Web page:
First Time Making Wine - Home Brew Forums
Register Now For Free!

Home Brew Forums > Wine, Mead, Cider, Sake & Soda > Winemaking Forum > First Time Making Wine

Thread Tools
Old 05-01-2011, 04:13 PM   #1
Jota21's Avatar
Dec 2010
Pittsburgh, PA
Posts: 317
Liked 15 Times on 11 Posts

I have made a few batches of extract beer kits, and it seems that over on the beer forums, the general consesus is that a long primary is just as good as racking it to a secondary, unless you're dry-hopping or something...

SWMBO wanted to give wine a try, so we bought a box-kit of ingredients, and an 8 gallon primary. I have a 5 gallon carboy for beer, but if it's at all posssible, I would like to avoid buying a 6.5 secondary for the wine. Here are the instructions that came with the kit:

1) Add a half gallon of hot water to pirmary. Stir Bentonite into water.
2) Pour bag #1 of juice into primary, add a half gallon of warm water to the bag to rinse any remaining juice, and add that to the primary also.
3) Top off to 6 gallon mark with lukewarm water and stir
4) OG should be 1.048-1.052 (ours was 1.042 somehow)
5) Sprinkle yeast on top without stirring when temps are between 65-75*F
6) Fermentation should start in 24-48 hours.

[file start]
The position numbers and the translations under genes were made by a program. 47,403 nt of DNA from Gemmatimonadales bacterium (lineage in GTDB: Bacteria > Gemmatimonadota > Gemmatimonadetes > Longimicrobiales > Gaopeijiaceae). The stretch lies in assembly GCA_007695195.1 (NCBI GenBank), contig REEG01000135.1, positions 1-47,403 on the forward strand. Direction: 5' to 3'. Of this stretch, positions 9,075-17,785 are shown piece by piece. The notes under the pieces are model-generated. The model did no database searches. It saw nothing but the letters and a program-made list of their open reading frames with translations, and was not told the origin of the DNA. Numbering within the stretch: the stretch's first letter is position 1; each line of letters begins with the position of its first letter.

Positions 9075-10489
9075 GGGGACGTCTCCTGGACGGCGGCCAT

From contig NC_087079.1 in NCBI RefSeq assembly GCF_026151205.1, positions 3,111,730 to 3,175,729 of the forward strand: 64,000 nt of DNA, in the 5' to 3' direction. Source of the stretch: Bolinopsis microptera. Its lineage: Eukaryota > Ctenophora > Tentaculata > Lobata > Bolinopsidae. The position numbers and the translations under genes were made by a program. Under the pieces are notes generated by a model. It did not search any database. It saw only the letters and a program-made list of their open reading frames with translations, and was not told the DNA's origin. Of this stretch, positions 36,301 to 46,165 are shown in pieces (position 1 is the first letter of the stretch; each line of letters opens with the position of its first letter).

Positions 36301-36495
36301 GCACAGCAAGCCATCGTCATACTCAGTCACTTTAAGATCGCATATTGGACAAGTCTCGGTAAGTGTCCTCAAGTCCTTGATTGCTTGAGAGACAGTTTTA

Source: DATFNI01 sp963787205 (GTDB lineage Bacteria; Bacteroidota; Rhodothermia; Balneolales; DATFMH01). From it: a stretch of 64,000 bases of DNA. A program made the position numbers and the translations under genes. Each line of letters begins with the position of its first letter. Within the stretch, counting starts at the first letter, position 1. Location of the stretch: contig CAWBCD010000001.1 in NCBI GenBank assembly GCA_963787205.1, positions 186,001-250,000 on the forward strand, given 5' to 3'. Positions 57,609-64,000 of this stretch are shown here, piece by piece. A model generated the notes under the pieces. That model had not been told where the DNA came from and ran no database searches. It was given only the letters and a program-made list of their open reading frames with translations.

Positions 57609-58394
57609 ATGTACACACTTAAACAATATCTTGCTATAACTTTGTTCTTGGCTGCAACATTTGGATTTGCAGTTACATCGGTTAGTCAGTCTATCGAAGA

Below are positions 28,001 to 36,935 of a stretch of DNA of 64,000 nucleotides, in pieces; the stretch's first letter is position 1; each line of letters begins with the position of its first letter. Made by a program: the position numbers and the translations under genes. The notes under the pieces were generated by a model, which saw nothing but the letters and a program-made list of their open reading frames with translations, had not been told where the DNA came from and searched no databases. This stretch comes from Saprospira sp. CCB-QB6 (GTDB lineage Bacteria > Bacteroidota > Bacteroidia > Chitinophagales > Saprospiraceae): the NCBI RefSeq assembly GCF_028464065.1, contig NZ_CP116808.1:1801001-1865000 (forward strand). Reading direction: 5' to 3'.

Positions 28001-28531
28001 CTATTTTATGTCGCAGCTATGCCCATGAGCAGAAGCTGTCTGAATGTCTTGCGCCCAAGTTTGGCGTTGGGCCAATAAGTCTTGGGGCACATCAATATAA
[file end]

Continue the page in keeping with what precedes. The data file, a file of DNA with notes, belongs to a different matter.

This is where we are right now. We added the yeast last evening, and I'm now on the fence as to how to proceed. If you have the patience, please read the rest of these instructions and advise how to proceed. Thanks!

Secondary Fermentation:
After 5-7 days in primary, and if SG is below 1.010, rack to 6.5 gallon carboy and leave it between 65-75* for 10 more days.

Stabilizing and Fining:
1) If, after the 10 days in the carboy, the SG is .996 or less, verify the stable gravity by checking again the next day. If unchanged, proceed.

-Do not rack the wine before stabilizing and fining. This kit requires the sediment to be stirred back into suspension. Racking the wine off the sediment prior to fining may permanently prevent clearing. Please be sure to stir all of the sediment up from the bottom.
-Vigorous stirring is required during this stage. Without vigorous stirring, gas in the wine will prevent clearing. At each stirring, whip the wine until it stops foaming.

2) Dissolve contents of metabisulphite and sorbate in 1/2 cup of lukewarm water. Add to carboy and stir vigorously for 2 minutes to disperse the stabilizers and drive off CO2. Again, be sure to stir up the yeast sediment from the bottom of the carboy.

3) To ensure room in your carboy for the contents of the f-pack, remove one liter of wine. Reserve this for topping up the carboy.

4) Shake the F-pack bag. Carefully remove the cap and gently pour contents into the carboy. Stir vigorously for 60 seconds. The SG will be between 1.010 and 1.018, depending on the style of the kit

5) Shake contents of chitosan and pour into carboy. stir for 2 minutes to drive off CO2.

6) Top up carboy to within 2" of the bottom of the bung with reserved wine from the F-pack addition. Add cool water if necessary. Add bung and airlock and leave for 14 days.